2. Is 6 inches of rigid foam board just ridiculous overkill versus 4 inches or will there be a significant difference in noise reduction and heat retention?

Thanks for your ideas, thoughts and opinions. ?☺Smile
For sound blocking ideas, consider checking out loess's build here.

My understanding is that, while it's a bit of an oversimplification, mass deadens sound. So anything that truly makes much difference in reducing noise will be heavy. Most insulation is lightweight and geared towards trapping air, which I would not expect to make much difference in noise.

I'm also in the PNW and quite sensitive to cold and noise. Very interested to hear what others advise on the subject.
Rather than (or in addition to) putting foam between the ribs I'd want to cover the entire surface. I did that with a thin layer and got good results. I don't even have wall panels, just the 1/8" blue foam. I thought I'd test it for a while to see if it held up and it's been good so far, so at some point I plan on gluing fabric over it. Maybe run a couple of lengths of wood at different spots so you have something to screw things into and have foam boards above and below it.

1/2" wood panels everywhere would be HEAVY. I'd suggest going as thin as you feel will hold up. The 1/8" hardboard I used on my ceiling is a little bowed but otherwise fine. 1/8" plywood would be stiffer. Wood is not a very good insulator anyway - you're really only using it to protect the foam and to attach things to.

2" sounds like plenty to me - I'm not sure where you'd actually hit overkill but the only downsides are cost and eating into your space. If you want more, go for it. Just make sure you maintain two exits - I've had my side door not open because I accidentally hit the child safety switch. You could be blocked for other reasons as well.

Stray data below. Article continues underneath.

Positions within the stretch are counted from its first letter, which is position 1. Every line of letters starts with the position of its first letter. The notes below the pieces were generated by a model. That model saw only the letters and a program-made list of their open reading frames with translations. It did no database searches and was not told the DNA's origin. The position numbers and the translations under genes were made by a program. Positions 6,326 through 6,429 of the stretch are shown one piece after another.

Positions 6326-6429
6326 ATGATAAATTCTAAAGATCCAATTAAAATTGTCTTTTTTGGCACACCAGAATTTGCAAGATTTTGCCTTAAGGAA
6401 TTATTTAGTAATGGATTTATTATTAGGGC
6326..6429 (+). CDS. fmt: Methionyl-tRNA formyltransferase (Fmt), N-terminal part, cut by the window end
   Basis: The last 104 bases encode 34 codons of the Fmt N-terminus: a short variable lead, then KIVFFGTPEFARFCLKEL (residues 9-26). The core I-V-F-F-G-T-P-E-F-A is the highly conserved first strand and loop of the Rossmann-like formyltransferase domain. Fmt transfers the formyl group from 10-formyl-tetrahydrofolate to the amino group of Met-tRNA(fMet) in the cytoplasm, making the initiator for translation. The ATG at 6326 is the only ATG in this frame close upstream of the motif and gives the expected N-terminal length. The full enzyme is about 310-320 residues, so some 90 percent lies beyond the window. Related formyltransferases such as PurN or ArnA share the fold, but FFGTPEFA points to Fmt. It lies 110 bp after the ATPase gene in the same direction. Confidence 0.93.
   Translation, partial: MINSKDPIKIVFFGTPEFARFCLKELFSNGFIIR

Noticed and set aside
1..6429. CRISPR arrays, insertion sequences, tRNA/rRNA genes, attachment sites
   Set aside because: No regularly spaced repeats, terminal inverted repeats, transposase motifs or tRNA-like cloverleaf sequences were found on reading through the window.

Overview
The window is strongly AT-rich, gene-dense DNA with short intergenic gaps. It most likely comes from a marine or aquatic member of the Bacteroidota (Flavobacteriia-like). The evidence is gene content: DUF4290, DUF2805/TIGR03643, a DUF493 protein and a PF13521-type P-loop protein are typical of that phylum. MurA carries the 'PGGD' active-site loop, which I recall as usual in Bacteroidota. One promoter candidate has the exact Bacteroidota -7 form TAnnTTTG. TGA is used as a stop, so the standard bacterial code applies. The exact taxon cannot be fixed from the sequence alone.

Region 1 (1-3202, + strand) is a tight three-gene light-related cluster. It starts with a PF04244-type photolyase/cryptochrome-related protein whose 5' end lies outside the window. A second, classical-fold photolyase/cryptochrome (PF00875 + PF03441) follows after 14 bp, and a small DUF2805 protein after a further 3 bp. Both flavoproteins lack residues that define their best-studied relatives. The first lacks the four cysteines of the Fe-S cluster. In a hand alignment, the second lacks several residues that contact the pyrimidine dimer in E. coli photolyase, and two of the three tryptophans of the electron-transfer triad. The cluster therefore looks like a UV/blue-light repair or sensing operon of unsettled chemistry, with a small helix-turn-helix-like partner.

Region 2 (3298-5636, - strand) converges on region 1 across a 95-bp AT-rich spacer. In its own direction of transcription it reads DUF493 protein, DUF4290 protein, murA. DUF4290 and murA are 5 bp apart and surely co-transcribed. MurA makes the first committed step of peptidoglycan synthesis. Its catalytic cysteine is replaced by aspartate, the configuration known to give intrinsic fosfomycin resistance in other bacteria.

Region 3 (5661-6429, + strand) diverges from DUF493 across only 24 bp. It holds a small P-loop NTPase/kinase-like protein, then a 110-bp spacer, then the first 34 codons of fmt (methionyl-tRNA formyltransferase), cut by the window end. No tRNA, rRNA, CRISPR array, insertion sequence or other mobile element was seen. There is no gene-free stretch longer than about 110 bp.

It also depends on where you will spend the majority of your time during extreme weather - cold or hot. Having a van you can move to better climates, negating such extreme levels of insulation. Of course work or family concerns may limit your ability to travel.
You might want to look into getting 4'x8' coroplast paneling for your walls. It's extremely light, non-porous, and easy to instal. ..Willy.
Also have you considered spray foam insulation. I have a step van that I prices out for putting in poly ISO boards versus the 2 part spray foam. Although the spray was more money it seems like it does a better job getting all the books and crannies that steal heat. Like to see how you do with this!